Knowing it’s not my job to fix, stay confident and calm. I know it is okay for him to have that emotion and I can support him in the emotion. You set limits on behavior, but support the emotion. The words I use to do that are things like,
- “Oh, buddy, you are so frustrated. I understand why you’d be frustrated. It is hard to have to have a consequence when we’ve made a sad choice.” instead of “Quit kicking and screaming. You made this decision yourself and you need to deal with it.” You know, I can set the limit and still support the emotion. It’s not my job to fix the emotion or make him stop having a certail feeling. All feelings are allowed. Certain actions must be limited.
Example: Leaving Music Class
Also, maybe it’s leaving music class. I had a situation I remember with my son when he was about two and we were leaving music class that he had so much fun with. And it was I was trying to get him into the car seat, and I just got the hip thrust out of the seat, like, “You’re not putting me in here. I’m not leaving.” And it was a perfect moment to practice that it’s not my job to fix. I’m not going to like take him back into the music class and magically have it continue. I can just keep the boundary. “We are leaving. We got to get home. We’re having dinner with daddy. I need to go home. And I see that you’re upset and frustrated. It’s so hard to leave a place that you’ve been having so much fun.” That’s how you focus on not my job to fix, it’s my job to support.
Example: Wanting your attention while you make dinner
Lastly, maybe it’s about wanting you while you are making dinner. And they’re pulling at your leg and wanting you to spend time with them. And you just don’t have the time to be able to spend with them. Again, it’s okay to just stand confidently and it’s not my job to fix. I can just support and say, “Oh, it’s hard to be patient and wait until mommy’s available, isn’t it?” and continue making dinner.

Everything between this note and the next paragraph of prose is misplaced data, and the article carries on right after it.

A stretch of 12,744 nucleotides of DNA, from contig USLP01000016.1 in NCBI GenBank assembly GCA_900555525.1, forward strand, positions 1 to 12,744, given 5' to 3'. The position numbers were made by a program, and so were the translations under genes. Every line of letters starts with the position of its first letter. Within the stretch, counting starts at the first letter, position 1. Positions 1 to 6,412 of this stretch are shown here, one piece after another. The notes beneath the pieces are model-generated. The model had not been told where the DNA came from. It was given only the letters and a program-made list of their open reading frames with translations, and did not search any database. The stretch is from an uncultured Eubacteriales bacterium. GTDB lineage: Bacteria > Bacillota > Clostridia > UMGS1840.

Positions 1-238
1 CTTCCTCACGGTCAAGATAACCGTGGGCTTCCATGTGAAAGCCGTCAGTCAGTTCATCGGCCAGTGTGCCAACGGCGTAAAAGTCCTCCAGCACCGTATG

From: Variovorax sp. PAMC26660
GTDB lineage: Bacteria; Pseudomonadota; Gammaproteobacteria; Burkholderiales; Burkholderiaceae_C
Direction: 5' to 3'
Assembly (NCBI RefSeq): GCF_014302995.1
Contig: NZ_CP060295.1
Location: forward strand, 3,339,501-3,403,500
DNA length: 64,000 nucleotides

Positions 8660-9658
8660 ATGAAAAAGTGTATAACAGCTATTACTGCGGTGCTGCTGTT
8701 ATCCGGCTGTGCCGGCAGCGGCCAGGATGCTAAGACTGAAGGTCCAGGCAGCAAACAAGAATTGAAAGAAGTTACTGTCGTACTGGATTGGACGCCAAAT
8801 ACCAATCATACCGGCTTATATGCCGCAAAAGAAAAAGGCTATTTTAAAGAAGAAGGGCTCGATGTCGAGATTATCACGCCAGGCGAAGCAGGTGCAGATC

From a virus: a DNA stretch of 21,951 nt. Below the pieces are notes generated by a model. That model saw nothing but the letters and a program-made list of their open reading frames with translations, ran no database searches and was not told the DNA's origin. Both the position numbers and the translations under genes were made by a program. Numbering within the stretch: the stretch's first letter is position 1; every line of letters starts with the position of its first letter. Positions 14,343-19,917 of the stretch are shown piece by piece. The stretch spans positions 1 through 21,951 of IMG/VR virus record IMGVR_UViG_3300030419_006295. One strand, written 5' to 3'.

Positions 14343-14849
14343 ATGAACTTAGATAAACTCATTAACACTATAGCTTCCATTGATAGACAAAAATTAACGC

I’ve had times I let my kids totally sob on the floor next to me while I just step over them and continue making dinner. I do this because I know it helps the long-term goal of building grit and resilience. It’s important to me to not rescue them from their feelings, because I want them to grown the emotion muscles to be able to cope with life. When I know it’s not my job to fix, it’s just my job to support, I can say:
- “You’re having a hard feeling. And I know that you can handle that big feeling. I will help you handle that. (but I won’t rescue you from it).” I might pause at certain moments and kind of rub his back or pause to give a hug, then I can go back to, “I know this is hard and you are allowed to be mad/frustrated about this as long as you need to.”
What stands out to you? Want to learn and grow more as a parent?
I’m excited to hear how this is for you. Comment below what really stood out to you in this. What was an “aha!” moment in what you’ve read? Type it down below to solidify it in your thinking and for other moms and dads that are reading this.
Lastly, if you would like to progress in your parenting, reach out to me in the comments or join my parenting group: Sustainable Parenting. It’s a place where you will find support and strategies for parenting with more ease and joy each day – all while knowing you are being kind and firm, and growing the skills in your child they will need to be a successful adult.